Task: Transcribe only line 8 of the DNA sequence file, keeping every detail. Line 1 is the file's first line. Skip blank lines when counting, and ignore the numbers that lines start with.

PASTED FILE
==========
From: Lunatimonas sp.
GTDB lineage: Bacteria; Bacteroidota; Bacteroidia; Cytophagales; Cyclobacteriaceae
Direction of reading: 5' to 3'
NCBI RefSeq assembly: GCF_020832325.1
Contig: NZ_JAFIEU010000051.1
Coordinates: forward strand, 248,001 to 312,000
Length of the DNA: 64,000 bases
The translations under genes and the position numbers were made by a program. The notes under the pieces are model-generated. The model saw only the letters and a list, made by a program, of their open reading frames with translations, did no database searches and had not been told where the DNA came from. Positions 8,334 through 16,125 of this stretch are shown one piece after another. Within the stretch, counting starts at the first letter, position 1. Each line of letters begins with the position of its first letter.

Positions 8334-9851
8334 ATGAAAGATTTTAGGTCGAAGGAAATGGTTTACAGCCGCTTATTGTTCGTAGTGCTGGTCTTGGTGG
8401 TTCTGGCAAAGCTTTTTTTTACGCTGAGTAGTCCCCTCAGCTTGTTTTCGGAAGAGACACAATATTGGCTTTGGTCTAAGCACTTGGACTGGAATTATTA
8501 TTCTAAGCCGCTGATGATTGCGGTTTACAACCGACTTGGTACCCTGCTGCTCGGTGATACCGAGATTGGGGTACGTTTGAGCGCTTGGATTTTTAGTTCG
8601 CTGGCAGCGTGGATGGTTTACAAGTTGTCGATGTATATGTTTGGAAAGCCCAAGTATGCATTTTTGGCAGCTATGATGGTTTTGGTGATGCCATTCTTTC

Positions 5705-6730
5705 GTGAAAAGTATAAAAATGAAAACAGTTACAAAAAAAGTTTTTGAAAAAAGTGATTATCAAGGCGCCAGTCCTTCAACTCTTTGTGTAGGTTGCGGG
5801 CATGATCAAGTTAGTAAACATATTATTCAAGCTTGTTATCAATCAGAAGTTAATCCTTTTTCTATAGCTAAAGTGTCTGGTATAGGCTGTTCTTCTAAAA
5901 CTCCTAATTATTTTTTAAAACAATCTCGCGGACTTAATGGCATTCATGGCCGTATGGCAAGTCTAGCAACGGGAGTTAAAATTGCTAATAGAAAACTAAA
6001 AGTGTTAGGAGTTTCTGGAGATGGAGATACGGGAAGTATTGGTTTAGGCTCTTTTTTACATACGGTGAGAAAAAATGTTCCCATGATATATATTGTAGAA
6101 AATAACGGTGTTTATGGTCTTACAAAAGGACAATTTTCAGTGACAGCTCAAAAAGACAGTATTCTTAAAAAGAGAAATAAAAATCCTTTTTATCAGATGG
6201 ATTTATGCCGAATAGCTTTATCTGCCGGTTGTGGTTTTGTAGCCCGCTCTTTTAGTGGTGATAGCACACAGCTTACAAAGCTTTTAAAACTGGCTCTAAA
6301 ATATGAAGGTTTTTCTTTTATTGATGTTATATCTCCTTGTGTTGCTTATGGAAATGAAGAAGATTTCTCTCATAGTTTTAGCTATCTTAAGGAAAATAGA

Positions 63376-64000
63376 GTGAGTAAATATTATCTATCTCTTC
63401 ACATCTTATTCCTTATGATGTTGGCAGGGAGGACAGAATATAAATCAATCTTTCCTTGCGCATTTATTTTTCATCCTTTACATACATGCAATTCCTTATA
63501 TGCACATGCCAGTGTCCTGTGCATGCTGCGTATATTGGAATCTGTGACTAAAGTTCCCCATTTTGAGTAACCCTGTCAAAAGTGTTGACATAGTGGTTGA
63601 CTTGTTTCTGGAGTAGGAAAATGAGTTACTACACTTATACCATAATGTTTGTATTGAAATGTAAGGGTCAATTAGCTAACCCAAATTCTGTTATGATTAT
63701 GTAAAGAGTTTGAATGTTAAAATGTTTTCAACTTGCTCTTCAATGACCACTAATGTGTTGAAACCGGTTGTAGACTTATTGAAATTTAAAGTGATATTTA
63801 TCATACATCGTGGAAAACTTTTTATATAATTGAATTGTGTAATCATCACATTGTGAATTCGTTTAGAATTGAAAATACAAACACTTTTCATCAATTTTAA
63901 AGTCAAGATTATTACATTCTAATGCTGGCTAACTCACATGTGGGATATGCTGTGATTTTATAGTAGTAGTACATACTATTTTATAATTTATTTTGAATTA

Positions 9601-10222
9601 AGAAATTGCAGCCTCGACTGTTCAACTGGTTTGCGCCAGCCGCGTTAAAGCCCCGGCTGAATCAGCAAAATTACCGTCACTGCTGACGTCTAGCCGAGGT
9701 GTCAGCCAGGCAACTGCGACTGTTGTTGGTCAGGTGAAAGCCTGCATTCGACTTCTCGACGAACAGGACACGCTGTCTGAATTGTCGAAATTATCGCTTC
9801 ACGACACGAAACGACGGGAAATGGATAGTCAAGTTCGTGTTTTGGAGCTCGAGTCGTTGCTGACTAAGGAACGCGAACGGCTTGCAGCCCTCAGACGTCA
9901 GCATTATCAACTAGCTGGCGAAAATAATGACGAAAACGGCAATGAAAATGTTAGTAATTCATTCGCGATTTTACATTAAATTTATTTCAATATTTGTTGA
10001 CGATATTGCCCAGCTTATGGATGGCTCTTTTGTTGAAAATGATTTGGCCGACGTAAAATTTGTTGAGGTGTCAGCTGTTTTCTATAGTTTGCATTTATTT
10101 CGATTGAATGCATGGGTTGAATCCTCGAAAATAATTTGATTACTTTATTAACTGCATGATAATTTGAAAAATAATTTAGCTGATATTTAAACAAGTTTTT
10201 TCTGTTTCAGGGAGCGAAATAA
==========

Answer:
The translations under genes and the position numbers were made by a program. The notes under the pieces are model-generated. The model saw only the letters and a list, made by a program, of their open reading frames with translations, did no database searches and had not been told where the DNA came from. Positions 8,334 through 16,125 of this stretch are shown one piece after another. Within the stretch, counting starts at the first letter, position 1. Each line of letters begins with the position of its first letter.